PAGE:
Masten Gregory, “The Kansas City Flash,” is Born: February 29, 1932

Matsen Gregory in 1965
Lothar Spurzem

Masten Gregory was born on this date in 1932, in Kansas City. Masten was an American racing driver renowned for his exploits in Formula One and sports car racing. Known as the “Kansas City Flash,” Gregory’s racing career was marked by his fearless driving style and remarkable talent, which made him one of the most colorful characters in motorsport history.

Gregory’s journey into racing began in the early 1950s, starting with local sports car events. His prowess quickly became evident, and by the mid-1950s, he had moved to Europe to compete against the world’s best. Gregory’s Formula One debut came in 1957 with the Maserati team, showcasing his potential by finishing third in his first race, the Monaco Grand Prix. This performance established him as a formidable competitor on the international stage.

Throughout his Formula One career, Gregory drove for several teams, including Cooper, BRM, and Lotus, achieving notable successes. His driving was characterized by a mix of aggressive overtakes and strategic finesse, earning him a reputation as a driver who could extract the maximum from any car. Despite his talent, Gregory’s F1 career was not marked by consistent success, partly due to the unreliability of the cars he drove.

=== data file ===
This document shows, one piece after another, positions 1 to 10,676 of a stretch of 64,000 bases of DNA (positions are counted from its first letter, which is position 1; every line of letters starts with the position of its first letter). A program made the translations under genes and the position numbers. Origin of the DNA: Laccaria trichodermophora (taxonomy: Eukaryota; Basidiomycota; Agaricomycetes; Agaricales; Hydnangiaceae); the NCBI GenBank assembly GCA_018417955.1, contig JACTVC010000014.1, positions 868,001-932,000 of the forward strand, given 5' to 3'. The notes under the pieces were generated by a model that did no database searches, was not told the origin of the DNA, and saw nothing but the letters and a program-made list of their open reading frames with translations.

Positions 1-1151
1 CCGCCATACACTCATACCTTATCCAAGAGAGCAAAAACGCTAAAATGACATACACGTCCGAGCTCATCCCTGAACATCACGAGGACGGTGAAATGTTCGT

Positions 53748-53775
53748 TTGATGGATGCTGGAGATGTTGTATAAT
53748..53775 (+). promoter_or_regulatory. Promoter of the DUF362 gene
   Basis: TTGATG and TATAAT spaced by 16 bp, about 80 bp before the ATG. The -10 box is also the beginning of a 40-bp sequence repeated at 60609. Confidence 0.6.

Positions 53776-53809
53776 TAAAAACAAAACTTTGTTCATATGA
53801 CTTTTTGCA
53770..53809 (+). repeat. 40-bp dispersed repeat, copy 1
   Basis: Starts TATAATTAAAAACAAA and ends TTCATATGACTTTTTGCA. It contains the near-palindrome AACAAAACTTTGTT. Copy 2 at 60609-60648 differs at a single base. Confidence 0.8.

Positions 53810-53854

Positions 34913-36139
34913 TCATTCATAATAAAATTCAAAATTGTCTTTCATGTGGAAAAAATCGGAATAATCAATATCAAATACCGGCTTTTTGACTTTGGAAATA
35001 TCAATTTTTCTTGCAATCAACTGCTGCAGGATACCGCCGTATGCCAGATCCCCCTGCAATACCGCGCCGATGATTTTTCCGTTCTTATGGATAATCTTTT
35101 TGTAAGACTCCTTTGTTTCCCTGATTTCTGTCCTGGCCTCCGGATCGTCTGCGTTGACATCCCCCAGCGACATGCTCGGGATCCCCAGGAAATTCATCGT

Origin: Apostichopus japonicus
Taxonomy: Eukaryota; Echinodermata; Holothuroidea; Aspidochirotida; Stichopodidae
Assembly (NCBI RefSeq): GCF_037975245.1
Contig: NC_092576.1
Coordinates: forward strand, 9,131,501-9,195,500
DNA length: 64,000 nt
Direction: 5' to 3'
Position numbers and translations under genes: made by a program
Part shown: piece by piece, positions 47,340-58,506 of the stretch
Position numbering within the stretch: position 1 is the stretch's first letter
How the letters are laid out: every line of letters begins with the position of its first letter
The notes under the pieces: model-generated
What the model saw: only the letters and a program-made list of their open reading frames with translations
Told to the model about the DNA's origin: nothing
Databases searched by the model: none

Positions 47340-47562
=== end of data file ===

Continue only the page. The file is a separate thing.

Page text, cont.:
Parallel to his Formula One endeavors, Gregory found significant success in sports car racing. He won the prestigious 24 Hours of Le Mans in 1965, during the Ford vs. Ferrari years. Masten won driving a Ferrari 250LM alongside Jochen Rindt. This victory was a highlight of his career, underscoring his versatility and skill in endurance racing.

Gregory’s racing career was also notable for his multiple comebacks after serious accidents, reflecting his indomitable spirit and passion for racing. Unfortunately, his life was cut short when he died of a heart attack in 1985.

Masten Gregory has been inducted into the Missouri Sports Hall of Fame, the Kansas City Central Auto Racing Boosters Hall of Fame, and the Motorsports Hall of Fame of America. He is one of only 19 drivers to have competed in the three events which motorsport triple crown (Le Mans, The Indy 500, and the Monaco Grand Prix) and won at least one leg.